• FIG. 3 illustrates an example of a manifest file 300 associated with streaming video content obtained from a server device. The manifest file 300 includes six media segment URLs (e.g. media segment URL 301), arranged in a specific order, for accessing sequential media segment files corresponding to sequential portions of the video content via a network 104. For example, each of the various media segment files may be located and stored on third party servers (e.g. third party servers 130, 131 in FIG. 1), web servers (e.g. web server 120 illustrated in FIG. 1), or various other devices connected to the client device 200 via one or more networks, and may be fetched to the client device 200 for playback. It is possible that the media segment files may also be located and stored on the client device 200.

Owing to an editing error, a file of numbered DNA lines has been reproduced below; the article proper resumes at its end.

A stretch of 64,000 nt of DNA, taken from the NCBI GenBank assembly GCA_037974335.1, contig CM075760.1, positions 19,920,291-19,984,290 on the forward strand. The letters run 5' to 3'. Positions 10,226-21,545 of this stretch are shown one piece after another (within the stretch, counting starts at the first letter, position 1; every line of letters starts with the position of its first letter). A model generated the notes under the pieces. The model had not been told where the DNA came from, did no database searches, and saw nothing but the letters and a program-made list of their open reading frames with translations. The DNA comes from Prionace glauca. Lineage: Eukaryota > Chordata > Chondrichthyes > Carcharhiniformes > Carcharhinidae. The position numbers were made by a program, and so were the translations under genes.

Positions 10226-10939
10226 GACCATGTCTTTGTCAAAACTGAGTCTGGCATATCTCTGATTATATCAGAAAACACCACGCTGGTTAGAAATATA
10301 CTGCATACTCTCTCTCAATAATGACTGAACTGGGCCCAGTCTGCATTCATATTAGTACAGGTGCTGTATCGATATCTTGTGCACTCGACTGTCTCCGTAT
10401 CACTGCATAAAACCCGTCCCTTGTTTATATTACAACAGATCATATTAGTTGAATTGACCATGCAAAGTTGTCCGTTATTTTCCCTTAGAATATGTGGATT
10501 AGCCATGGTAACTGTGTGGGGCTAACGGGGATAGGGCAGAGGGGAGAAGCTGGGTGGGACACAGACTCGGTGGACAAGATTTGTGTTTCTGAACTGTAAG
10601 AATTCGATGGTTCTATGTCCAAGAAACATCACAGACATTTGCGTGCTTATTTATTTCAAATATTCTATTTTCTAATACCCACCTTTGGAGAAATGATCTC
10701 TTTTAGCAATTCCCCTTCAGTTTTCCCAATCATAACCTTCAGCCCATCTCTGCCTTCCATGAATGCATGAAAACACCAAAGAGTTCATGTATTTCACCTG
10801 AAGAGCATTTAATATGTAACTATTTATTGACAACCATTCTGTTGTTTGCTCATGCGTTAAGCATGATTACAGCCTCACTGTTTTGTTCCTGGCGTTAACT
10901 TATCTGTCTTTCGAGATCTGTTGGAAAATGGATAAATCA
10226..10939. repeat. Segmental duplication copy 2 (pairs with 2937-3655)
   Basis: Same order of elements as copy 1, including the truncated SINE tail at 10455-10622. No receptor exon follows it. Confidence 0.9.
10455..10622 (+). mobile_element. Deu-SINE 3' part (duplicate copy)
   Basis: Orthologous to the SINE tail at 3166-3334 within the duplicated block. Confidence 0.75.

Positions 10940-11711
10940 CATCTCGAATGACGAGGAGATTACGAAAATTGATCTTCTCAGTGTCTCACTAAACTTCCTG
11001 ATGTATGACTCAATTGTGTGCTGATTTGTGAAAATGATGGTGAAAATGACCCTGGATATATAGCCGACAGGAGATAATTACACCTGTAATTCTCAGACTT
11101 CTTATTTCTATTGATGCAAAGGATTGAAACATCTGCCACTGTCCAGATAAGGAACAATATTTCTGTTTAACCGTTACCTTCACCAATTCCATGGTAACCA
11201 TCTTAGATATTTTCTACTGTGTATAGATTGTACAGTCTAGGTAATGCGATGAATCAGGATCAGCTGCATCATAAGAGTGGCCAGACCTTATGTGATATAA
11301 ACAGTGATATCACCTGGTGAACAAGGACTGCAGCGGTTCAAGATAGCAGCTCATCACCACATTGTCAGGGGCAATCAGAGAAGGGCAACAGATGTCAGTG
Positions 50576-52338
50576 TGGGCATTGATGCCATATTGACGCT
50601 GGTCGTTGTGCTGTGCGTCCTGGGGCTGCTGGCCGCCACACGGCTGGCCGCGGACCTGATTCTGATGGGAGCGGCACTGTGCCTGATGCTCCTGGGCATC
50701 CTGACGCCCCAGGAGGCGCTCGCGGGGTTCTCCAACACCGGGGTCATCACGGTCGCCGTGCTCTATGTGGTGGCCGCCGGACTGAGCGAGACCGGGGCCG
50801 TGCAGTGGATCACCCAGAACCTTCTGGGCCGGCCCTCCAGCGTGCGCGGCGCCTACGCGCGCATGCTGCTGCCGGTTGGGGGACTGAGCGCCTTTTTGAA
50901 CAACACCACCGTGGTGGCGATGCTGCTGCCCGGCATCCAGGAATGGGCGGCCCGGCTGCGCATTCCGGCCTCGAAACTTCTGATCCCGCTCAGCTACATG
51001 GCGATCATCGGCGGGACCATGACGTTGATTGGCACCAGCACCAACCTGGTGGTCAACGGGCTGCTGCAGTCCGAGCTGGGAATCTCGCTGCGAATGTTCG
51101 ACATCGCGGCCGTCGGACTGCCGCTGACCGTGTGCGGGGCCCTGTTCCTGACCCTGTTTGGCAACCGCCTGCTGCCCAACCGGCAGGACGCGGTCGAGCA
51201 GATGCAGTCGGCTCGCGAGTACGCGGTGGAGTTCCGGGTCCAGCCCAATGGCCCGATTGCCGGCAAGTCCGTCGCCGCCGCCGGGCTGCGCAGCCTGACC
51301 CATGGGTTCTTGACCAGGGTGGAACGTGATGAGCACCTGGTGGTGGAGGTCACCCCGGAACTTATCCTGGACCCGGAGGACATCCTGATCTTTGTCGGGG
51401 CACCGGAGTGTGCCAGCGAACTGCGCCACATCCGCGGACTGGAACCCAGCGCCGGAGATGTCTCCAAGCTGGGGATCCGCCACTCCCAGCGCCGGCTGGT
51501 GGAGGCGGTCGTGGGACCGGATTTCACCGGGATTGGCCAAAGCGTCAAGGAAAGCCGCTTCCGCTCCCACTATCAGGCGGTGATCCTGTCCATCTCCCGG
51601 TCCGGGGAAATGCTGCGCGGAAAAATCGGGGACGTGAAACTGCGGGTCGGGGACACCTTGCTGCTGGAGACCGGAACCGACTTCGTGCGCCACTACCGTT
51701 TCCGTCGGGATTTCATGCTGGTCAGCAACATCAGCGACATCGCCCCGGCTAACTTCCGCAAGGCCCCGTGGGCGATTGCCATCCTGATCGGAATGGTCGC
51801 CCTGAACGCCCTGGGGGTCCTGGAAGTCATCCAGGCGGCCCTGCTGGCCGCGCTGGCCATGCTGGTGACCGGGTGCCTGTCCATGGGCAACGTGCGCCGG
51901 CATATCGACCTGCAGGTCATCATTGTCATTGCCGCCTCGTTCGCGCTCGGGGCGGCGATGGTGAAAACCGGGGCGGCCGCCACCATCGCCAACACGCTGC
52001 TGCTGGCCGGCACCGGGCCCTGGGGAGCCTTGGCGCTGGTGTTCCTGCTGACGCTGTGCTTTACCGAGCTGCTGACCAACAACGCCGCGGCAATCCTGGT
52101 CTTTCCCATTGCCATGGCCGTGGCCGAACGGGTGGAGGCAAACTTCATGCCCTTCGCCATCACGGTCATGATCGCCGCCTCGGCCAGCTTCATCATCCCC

• The manifest file 300 further includes one or more advertisement markers (e.g. advertisement markers 311 and 312) that signify the positions where advertisement reference links for user-customized advertisements may be inserted into the manifest file. The advertisement reference links are reference links that point to (and may be used for accessing) advertisement content, such as advertisement segment files. An advertisement reference link may be, for example, a Uniform Resource Identifier (URI), Uniform Resource Locator (URL), Uniform Resource name (URN), or some other type of reference link. According to a preferred embodiment, the advertisement reference links correspond to URLs (referred to throughout this disclosure as “advertisement URLs”, in the interests of clarity and brevity). However, it should be understood that the aspects of this disclosure are applicable to all types of advertisement reference links, and are not limited to URL-type advertisement reference links.